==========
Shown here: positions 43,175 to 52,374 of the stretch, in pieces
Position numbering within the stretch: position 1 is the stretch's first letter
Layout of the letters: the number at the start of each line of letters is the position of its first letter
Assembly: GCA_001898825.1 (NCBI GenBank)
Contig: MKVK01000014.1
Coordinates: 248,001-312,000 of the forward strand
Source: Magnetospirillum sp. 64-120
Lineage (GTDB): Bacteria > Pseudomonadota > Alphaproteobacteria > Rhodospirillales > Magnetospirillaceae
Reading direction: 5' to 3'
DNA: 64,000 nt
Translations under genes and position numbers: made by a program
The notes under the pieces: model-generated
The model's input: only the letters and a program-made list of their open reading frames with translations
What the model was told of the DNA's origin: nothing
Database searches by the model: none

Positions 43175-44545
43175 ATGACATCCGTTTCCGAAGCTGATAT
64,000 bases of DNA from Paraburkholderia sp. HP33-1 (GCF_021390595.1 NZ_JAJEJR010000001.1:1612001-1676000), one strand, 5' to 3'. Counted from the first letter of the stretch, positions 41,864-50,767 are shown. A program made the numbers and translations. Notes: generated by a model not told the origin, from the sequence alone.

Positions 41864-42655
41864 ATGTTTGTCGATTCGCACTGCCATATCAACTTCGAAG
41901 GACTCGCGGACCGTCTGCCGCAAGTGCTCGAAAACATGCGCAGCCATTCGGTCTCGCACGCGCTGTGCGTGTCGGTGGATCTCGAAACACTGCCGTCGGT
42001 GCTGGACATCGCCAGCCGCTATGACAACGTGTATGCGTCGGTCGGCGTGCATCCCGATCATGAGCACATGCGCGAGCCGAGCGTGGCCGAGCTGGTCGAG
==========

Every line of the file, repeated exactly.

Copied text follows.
Shown here: positions 43,175 to 52,374 of the stretch, in pieces
Position numbering within the stretch: position 1 is the stretch's first letter
Layout of the letters: the number at the start of each line of letters is the position of its first letter
Assembly: GCA_001898825.1 (NCBI GenBank)
Contig: MKVK01000014.1
Coordinates: 248,001-312,000 of the forward strand
Source: Magnetospirillum sp. 64-120
Lineage (GTDB): Bacteria > Pseudomonadota > Alphaproteobacteria > Rhodospirillales > Magnetospirillaceae
Reading direction: 5' to 3'
DNA: 64,000 nt
Translations under genes and position numbers: made by a program
The notes under the pieces: model-generated
The model's input: only the letters and a program-made list of their open reading frames with translations
What the model was told of the DNA's origin: nothing
Database searches by the model: none

Positions 43175-44545
43175 ATGACATCCGTTTCCGAAGCTGATAT
64,000 bases of DNA from Paraburkholderia sp. HP33-1 (GCF_021390595.1 NZ_JAJEJR010000001.1:1612001-1676000), one strand, 5' to 3'. Counted from the first letter of the stretch, positions 41,864-50,767 are shown. A program made the numbers and translations. Notes: generated by a model not told the origin, from the sequence alone.

Positions 41864-42655
41864 ATGTTTGTCGATTCGCACTGCCATATCAACTTCGAAG
41901 GACTCGCGGACCGTCTGCCGCAAGTGCTCGAAAACATGCGCAGCCATTCGGTCTCGCACGCGCTGTGCGTGTCGGTGGATCTCGAAACACTGCCGTCGGT
42001 GCTGGACATCGCCAGCCGCTATGACAACGTGTATGCGTCGGTCGGCGTGCATCCCGATCATGAGCACATGCGCGAGCCGAGCGTGGCCGAGCTGGTCGAG